By Jerry Lips
A little over four years ago, two gentlemen came into my office unannounced; the younger of the two introduced himself and then introduced his older friend as Mark Upton, retired CEO of Proctor and Gamble. The young man presented himself in a very self-assured, yet respectful manner. He explained that Mr. Upton was a mentor and that they had just come from the Perfect Landing Restaurant where they were perusing an Airport Journal over breakfast, when Mr. Upton suggested that they drive over to our office. Mr. Upton explained that his young friend, Brett Derosier, was an exceptional young man with remarkable talent. He told how a major New York firm had taken the brightest of the bright from across the country and had sent them to special wealth management training in Boca Raton for one year, and that Brett had not only outperformed everyone else in the class, but had built solid relationships with many very successful people.
They had decided at breakfast that Brett needed to come to Airport Journals and discuss how he might help get some interesting stories and interviews for our paper and help us build our circulation among very powerful business leaders. Here was a young man, 24 years old, telling me how he could help me be more successful. And I believed him! Over the next four years, Brett helped Airport Journals in countless ways. He helped with the Jet Previews, covered events like Barrett Jackson, wrote articles, interviewed interesting and successful people and introduced me to quality people that introduced me to other quality people. People like Dr. Bird, Harry Mathews, Clive Cussler, Charlie Johnson and many others.
His first interview with Dr. Bird, the inventor of the heart-lung machine, was published in Airport Journals within a few weeks of that first meeting. Last Thursday, Brett called me to tell me he was going back to Sandpoint, Idaho, to do a four-year follow-up with Dr. Bird and wanted to know if I had any message for him to relay. After spending the day with Dr. Bird on Saturday, the Cessna Conquest jet in which Brett was a passenger crashed on final about two miles south of the Centennial Airport runway. Brett left a beautiful bride, mother, father and sister, and his Airport Journals’ family. Brett was often mistaken for one of the five Lips boys and was like a son to me. We all miss him so very much.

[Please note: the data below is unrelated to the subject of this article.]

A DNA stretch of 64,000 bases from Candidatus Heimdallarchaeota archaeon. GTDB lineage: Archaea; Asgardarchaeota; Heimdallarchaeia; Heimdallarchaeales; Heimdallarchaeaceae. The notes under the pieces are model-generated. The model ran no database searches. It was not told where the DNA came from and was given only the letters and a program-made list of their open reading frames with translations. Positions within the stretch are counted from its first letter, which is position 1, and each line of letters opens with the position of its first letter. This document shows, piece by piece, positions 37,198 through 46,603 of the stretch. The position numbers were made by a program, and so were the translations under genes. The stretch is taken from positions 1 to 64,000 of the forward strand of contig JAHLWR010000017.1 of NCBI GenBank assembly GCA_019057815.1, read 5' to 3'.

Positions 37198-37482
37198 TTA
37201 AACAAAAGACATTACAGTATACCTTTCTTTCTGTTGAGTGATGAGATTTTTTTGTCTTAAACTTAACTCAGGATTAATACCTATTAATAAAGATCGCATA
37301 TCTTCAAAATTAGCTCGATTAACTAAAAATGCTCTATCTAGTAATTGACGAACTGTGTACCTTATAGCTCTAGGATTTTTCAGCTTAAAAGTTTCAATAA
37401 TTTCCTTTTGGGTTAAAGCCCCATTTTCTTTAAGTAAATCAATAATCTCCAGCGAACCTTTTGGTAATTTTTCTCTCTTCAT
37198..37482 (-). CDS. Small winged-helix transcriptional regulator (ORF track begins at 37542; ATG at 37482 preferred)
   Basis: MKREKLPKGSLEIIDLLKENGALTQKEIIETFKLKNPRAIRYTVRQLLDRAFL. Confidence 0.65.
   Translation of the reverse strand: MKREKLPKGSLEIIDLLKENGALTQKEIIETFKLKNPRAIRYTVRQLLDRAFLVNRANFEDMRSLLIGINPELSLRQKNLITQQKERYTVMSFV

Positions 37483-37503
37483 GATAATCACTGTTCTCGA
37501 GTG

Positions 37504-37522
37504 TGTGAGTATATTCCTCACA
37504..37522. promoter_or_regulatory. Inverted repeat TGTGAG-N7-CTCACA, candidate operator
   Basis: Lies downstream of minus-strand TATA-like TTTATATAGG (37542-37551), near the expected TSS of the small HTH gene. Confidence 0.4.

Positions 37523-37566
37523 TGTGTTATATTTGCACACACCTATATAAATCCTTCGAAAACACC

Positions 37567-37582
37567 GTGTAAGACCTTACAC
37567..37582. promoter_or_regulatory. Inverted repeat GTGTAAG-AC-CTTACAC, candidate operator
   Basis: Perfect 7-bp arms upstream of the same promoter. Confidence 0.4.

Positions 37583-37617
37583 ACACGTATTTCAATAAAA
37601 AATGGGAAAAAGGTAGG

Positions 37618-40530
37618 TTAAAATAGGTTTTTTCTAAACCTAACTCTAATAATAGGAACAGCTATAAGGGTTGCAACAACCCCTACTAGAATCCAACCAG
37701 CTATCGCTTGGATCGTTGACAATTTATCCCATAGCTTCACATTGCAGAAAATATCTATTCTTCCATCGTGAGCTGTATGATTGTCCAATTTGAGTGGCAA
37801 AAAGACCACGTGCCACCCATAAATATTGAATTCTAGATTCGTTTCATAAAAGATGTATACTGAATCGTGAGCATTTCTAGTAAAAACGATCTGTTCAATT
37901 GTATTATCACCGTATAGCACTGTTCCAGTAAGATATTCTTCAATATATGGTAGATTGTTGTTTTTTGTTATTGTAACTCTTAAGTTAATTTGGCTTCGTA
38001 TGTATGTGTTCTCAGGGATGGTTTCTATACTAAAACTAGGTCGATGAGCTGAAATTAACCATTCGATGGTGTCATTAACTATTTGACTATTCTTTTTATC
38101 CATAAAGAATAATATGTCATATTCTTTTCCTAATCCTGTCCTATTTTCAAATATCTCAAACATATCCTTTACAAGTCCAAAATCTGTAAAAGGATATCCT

Last month I reported the near-fatal motorcycle accident of our son Jesse. The young man that had recently taken emergency medical training that just happened to be at the intersection at the time of the accident did in fact save Jesse’s life. The paramedics, police and firemen arriving at the scene left 21-year-old Kris Hickman in charge, as he worked to save Jesse’s life. Only after he got Jesse breathing on his own did others take over to transport Jesse to a “Level One Trauma Center.” Saturday, Jesse was given a pass from Craig Hospital to meet Kris for lunch; Jesse told Kris of an old Indian tradition that obligated the one whose life was saved to do the other’s hunting for life. Kris liked the idea that Jesse will hunt for game while Kris stays in the tepee and plays video games! Seriously, Kris would like a career in law enforcement and we hope that he can get a job where he actually gets paid for saving lives.